Large mound in Russia reveals 2,500-year-old skeletons of elite nomadic tribesmen...and a horse head

Here, one of the 2,500-year-old skeletons discovered in a kurgan in Russia.
Here, one of the 2,500-year-old skeletons discovered in a kurgan in Russia. (Image credit: Ministry of Culture and Tourism of the Astrakhan Region)

A farmer in Russia has uncovered the remains of three elite members of a nomadic tribe from 2,500 years ago. A horse's skull and harness were found buried alongside one of the individuals.

Three 2,500-year-old burials of elite members of a group known as the Sarmatians have been discovered within a kurgan (a large mound) in a village called Nikolskoye located northwest of the Caspian Sea in Russia.

The three skeletons were discovered inside the remains of wooden coffins within the kurgan. [See Photos of the Burials and Skeletons from the Nomadic Tribe]

Though the kurgan had been robbed in ancient times, many artifacts such as weapons, gold jewelry and household items (such as a bronze cauldron) were discovered near the coffins, according to two Russian language statements released by the Astrakhan regional government.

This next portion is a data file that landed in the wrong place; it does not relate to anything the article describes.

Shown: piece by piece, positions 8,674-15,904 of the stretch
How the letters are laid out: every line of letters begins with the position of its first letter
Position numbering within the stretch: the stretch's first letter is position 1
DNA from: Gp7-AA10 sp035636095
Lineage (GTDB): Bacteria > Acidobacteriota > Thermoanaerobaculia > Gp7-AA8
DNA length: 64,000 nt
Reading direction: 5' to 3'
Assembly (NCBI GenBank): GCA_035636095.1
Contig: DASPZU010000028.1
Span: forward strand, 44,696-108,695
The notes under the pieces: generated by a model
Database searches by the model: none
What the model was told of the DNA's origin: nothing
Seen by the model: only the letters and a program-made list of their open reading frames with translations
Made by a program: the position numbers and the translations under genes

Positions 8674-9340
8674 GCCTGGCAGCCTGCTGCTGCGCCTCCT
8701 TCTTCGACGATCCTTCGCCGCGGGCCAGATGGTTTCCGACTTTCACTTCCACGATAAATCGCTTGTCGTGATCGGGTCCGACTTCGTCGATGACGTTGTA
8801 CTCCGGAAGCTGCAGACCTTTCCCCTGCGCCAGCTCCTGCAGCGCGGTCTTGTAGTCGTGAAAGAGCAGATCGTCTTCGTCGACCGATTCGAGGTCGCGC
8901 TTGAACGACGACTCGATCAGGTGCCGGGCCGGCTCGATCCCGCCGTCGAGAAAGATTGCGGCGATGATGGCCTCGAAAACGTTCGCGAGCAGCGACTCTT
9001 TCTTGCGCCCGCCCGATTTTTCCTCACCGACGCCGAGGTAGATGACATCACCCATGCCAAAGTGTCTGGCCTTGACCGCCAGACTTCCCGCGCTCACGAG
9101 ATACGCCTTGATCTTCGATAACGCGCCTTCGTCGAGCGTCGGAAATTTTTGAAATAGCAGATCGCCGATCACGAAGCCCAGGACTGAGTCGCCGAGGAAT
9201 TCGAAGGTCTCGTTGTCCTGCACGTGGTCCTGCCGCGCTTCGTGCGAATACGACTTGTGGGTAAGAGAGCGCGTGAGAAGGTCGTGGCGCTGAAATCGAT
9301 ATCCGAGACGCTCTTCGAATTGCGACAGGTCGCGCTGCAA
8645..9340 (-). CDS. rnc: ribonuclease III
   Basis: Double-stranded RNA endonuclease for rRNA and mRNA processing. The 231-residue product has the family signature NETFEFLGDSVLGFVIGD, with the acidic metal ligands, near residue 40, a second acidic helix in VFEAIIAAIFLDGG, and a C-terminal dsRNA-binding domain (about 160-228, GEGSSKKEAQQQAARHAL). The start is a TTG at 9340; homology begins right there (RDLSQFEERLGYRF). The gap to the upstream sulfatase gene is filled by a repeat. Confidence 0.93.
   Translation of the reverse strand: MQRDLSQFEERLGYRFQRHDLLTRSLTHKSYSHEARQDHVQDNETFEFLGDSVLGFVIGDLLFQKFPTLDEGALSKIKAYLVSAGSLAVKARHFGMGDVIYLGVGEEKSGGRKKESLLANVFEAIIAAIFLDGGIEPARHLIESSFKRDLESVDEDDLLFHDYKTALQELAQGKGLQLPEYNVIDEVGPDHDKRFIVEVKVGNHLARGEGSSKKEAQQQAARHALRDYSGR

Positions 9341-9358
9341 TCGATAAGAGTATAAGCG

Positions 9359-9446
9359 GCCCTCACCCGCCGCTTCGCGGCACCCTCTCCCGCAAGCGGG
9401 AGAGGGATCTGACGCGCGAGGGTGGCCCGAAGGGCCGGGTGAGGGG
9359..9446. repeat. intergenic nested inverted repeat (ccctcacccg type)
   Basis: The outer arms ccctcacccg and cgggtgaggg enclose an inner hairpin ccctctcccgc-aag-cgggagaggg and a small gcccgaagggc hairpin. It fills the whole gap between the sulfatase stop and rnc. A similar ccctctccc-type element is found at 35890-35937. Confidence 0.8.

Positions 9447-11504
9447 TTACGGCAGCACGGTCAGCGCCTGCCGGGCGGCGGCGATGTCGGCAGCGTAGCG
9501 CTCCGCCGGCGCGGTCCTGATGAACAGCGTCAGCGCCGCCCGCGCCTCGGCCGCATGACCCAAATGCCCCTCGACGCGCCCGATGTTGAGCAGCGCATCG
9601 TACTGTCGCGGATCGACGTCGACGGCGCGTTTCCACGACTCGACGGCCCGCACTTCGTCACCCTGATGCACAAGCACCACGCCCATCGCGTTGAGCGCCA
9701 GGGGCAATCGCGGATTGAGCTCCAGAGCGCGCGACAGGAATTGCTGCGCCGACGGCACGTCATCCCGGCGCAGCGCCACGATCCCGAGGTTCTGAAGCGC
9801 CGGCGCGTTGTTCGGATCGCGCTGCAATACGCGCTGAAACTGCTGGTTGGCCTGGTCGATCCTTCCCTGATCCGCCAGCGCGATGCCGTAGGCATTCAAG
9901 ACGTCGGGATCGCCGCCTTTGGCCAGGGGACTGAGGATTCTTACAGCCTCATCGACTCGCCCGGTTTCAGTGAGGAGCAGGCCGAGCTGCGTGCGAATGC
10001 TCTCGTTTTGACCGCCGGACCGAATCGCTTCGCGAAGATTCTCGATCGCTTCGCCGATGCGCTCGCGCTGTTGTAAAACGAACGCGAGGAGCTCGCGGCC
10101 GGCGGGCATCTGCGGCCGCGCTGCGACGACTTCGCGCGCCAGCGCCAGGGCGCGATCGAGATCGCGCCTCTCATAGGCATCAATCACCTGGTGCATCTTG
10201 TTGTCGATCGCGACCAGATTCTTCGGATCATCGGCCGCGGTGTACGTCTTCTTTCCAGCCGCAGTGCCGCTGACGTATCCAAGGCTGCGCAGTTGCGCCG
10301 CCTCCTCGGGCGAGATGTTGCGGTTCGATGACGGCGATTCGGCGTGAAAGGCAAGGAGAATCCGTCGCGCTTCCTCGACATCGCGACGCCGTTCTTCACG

The three burials date back to a time when the Sarmatians flourished in the region. This nomadic group thrived in southern Russia, before moving into eastern and central Europe while fighting wars against other ancient peoples such as the Scythians, Romans and Goths.

Rustam Mudayev discovered the kurgan after noticing a bronze cauldron while working on a farm. Mudayev reported the discovery to authorities, and a team led by Georgiy Stukalov, an archaeologist at the Astrakhan State Museum, excavated the site.

Excavation of the kurgan and analysis of the remains is ongoing. They have yet to determine how the individuals died or their gender and age.

Kurgans have frequently popped up throughout Russia and neighboring countries over the last century; they often contain the burials of elite members of ancient groups.

Archaeological remains from the newly found kurgan are being taken to the Astrakhan State Museum, the statements said.

Originally published on Live Science.

Owen Jarus
Live Science Contributor

Owen Jarus is a regular contributor to Live Science who writes about archaeology and humans' past. He has also written for The Independent (UK), The Canadian Press (CP) and The Associated Press (AP), among others. Owen has a bachelor of arts degree from the University of Toronto and a journalism degree from Ryerson University.